Why do real-life images of camouflage-clad women soldiers or female surgeons wearing scrubs make us more uncomfortable than the highly sexualized images of fictional women warriors, like Wonder Woman? Are many of us more nervous boarding a plane that will be piloted by a woman than a man? And why hasn’t a woman been elected to the highest office of the land? Does society believe female physicians are less qualified than male physicians?
In the 1960’s, less than 10% of entering medical students were women. Today, the percentage of women entering medical school each year has surpassed men. As a result, medicine is undergoing rapid change, yet vestiges of an antiquated physician code valuing men over women is ever present. Gender bias, discrimination, and even harassment remain deeply embedded in the culture of medical training and practice.
Women surgeons, in particular, who work in a stereotypical male environment, face unique obstacles. Take Karin Muraszko, MD, for instance, who is the first woman to head a neurosurgical department at any medical school in the US. Born with spina bifida, she was also the first neurosurgery resident with a physical disability. I recently had the pleasure of hearing her speak at the inaugural Physicians Moms Group Medical Conference this past weekend.
As any surgeon will attest, having a physical disability can makes a surgical career challenging. However, Dr. Muraszko did not see her physical disability as her largest hurdle. “People often ask me which is harder—being a woman neurosurgeon or having a disability as a surgeon. Being a woman was more difficult.”
Dr Muraszko recounted an anecdote from her first few weeks as an intern that illustrates the experience of blatant gender bias. A supervising attending was teaching a new surgical approach to trainees in her intern class. Wanting to capture their attention, he identified the anatomical landmarks on pictures of women naked from the waist up, an aspect of their bodies which was not essential. About halfway through the lecture, he paused, looked directly at Dr. Muraszko, and said, “Oh I forgot, you guys took a woman at Columbia this year.” As if that was a bad thing.
Dr. Muraszko is certainly not alone.
Research published in the New England Journal of Medicine last October explored the pervasiveness of sexual harassment, bullying and gender discrimination in the field of surgery, surveying more than 7,000 general surgery residents. Researchers found 32% reported gender-based discrimination, 16% reported experiencing racial discrimination, 30% reported verbal or physical abuse, and 10% reported sexual harassment.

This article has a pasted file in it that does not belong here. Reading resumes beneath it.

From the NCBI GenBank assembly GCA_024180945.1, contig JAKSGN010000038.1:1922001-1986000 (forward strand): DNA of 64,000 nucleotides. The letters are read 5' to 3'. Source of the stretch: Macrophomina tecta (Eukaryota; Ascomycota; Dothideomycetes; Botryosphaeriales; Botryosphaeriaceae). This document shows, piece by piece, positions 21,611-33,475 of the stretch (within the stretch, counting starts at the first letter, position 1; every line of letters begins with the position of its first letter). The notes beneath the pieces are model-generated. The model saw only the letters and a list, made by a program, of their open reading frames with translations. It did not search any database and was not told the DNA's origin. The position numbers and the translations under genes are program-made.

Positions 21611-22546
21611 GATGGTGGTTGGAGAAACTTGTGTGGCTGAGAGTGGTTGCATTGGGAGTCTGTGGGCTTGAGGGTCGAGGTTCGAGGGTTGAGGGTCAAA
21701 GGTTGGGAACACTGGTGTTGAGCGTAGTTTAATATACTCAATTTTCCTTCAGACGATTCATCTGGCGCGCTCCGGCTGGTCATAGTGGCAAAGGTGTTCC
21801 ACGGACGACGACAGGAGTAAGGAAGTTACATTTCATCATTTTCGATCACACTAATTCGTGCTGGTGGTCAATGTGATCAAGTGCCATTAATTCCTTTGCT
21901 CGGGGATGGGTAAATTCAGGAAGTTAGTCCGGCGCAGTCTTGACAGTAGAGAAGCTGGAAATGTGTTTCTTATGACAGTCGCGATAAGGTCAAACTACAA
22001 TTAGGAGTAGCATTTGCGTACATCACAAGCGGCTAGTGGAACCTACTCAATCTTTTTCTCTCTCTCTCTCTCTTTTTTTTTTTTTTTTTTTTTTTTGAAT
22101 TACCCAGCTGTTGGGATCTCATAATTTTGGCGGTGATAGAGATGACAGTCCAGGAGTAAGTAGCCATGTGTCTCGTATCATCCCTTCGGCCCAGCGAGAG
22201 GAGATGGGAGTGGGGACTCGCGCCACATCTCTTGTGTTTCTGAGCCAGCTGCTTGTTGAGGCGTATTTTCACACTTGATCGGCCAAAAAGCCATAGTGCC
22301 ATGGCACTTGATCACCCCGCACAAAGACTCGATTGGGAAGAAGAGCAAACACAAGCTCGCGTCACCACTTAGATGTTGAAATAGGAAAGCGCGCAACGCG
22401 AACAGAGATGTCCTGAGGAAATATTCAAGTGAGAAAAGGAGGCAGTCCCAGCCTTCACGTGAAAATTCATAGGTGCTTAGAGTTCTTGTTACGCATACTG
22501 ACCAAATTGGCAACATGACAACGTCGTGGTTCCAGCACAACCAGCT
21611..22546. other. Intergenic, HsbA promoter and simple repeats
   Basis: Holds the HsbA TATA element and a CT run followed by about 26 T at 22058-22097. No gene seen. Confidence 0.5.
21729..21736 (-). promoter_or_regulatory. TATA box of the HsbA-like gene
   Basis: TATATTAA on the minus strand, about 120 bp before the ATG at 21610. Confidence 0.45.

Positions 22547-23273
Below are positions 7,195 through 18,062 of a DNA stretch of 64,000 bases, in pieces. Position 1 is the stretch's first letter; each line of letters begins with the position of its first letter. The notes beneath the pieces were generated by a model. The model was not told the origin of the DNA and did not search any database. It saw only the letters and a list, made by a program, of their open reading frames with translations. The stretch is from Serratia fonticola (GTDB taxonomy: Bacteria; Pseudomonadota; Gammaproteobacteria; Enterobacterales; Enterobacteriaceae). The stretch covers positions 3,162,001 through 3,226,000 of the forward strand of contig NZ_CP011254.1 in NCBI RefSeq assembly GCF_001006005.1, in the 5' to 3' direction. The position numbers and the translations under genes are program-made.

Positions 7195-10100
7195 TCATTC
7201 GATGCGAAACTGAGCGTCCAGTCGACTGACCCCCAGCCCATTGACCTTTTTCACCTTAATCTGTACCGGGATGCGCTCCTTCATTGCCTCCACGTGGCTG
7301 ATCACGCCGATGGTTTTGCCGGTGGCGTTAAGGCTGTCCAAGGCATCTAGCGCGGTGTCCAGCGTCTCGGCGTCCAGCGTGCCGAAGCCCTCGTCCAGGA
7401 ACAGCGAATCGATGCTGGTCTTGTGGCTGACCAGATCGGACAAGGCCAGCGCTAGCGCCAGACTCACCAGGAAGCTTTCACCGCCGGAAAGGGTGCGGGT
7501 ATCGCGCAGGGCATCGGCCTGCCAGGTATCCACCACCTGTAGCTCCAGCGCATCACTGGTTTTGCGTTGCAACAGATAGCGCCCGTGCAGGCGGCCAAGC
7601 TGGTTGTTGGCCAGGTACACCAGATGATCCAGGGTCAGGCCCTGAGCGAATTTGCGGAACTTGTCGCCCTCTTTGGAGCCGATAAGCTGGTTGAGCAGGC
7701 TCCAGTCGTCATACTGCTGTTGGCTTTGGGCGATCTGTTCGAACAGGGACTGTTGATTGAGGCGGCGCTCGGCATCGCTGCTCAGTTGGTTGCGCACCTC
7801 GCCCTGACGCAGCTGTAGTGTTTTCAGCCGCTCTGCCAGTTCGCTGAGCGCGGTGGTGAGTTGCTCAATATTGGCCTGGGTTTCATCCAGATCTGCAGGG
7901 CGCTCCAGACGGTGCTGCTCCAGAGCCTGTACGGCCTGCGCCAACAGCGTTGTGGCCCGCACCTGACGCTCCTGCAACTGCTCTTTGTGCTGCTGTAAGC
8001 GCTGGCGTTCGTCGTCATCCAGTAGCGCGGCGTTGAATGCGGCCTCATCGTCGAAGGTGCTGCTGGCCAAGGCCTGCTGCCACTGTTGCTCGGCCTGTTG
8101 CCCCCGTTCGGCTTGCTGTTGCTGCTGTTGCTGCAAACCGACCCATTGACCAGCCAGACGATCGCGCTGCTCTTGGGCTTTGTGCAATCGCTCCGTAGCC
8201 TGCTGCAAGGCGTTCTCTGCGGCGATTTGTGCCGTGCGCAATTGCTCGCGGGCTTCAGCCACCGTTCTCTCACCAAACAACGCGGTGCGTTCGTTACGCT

And to be sure, discrimination comes in all shapes and sizes. Patients and their families are the most frequent source of gender and racial discrimination. Most retirement-age female surgeons can recount numerous experiences where patients preferred a male surgeon and asked them to leave the room. It turns out we, as a society, are chewing up and spitting out the youngest and freshest among us.
Ironically, statistics indicate that women make better surgeons than men. A large study published in the British Medical Journal compared the effect of surgeon gender on postoperative patient outcomes and found that female surgeons had the edge. Patients operated on by female surgeons had a 4% lower risk of complications and a 12% decrease in 30-day mortality rate. In other research, mortality rates in patients treated by female internal medicine physicians were 4% lower than men. While these differences are statistically significant, they may have less clinical importance. At the very least, statistically, female and male surgeons are equally capable.
Attending surgeons—who supervise resident trainees—were the most frequent sources of sexual harassment and physical or verbal abuse. The fact that medical training is hierarchical by design, leaves female surgeon trainees particularly vulnerable. One anonymous female surgeon shared in the study that a supervising surgeon “can assault you and get away with it since your career is in their hands.” One female surgeon practicing east of the Mississippi reported symptoms of depression to her hospital administration after being raped by a physician colleague and was ultimately forced to take a leave of absence due to developing a “mental health condition.”
Even once training is complete, female surgeons contend with discrimination and bullying and try to avoid receiving any unwanted attention associated with being a woman. For instance, female surgeons often set ground rules, like “always wear a shirt under your scrubs or else male surgeons will look down at your chest.” How can female surgeons perform at their best when they are hampered by discrimination or abuse that negatively impacts the quality of their care?
Medicine has been described as “one of the loneliest professions,” with good reason. For female surgeons, working in the field can lead to feeling isolated and marginalized on the basis of their gender alone. Karin Muraszko said, “it is harder to be a woman because we have to deal with what’s going on between someone’s ears, how they perceive me, and it’s something I cannot change. I can overcome a physical disability, but not make them respect me.”
I am reminded of the advertising slogan for Virginia Slims cigarettes: “You’ve Come a Long Way Baby!” Unfortunately, in our society, women physicians still have a long way to go.
If you wish to learn more about gender bias in medicine, I will be writing more about it in my next column.